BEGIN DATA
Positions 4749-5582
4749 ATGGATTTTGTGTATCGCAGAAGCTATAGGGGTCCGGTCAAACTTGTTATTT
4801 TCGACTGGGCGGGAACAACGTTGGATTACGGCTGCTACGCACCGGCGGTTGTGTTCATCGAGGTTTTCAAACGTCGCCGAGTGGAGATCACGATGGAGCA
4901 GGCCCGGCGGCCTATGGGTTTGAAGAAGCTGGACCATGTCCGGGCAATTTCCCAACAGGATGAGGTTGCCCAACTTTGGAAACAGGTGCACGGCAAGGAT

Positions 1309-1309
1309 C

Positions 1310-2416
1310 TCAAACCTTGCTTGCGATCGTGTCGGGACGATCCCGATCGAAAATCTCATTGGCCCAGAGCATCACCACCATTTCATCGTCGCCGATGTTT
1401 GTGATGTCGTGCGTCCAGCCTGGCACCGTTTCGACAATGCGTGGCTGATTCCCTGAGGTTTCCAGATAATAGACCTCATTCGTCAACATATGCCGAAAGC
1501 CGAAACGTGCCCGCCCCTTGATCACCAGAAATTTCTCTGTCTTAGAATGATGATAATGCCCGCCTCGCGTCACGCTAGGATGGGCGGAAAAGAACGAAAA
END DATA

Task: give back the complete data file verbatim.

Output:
Positions 4749-5582
4749 ATGGATTTTGTGTATCGCAGAAGCTATAGGGGTCCGGTCAAACTTGTTATTT
4801 TCGACTGGGCGGGAACAACGTTGGATTACGGCTGCTACGCACCGGCGGTTGTGTTCATCGAGGTTTTCAAACGTCGCCGAGTGGAGATCACGATGGAGCA
4901 GGCCCGGCGGCCTATGGGTTTGAAGAAGCTGGACCATGTCCGGGCAATTTCCCAACAGGATGAGGTTGCCCAACTTTGGAAACAGGTGCACGGCAAGGAT

Positions 1309-1309
1309 C

Positions 1310-2416
1310 TCAAACCTTGCTTGCGATCGTGTCGGGACGATCCCGATCGAAAATCTCATTGGCCCAGAGCATCACCACCATTTCATCGTCGCCGATGTTT
1401 GTGATGTCGTGCGTCCAGCCTGGCACCGTTTCGACAATGCGTGGCTGATTCCCTGAGGTTTCCAGATAATAGACCTCATTCGTCAACATATGCCGAAAGC
1501 CGAAACGTGCCCGCCCCTTGATCACCAGAAATTTCTCTGTCTTAGAATGATGATAATGCCCGCCTCGCGTCACGCTAGGATGGGCGGAAAAGAACGAAAA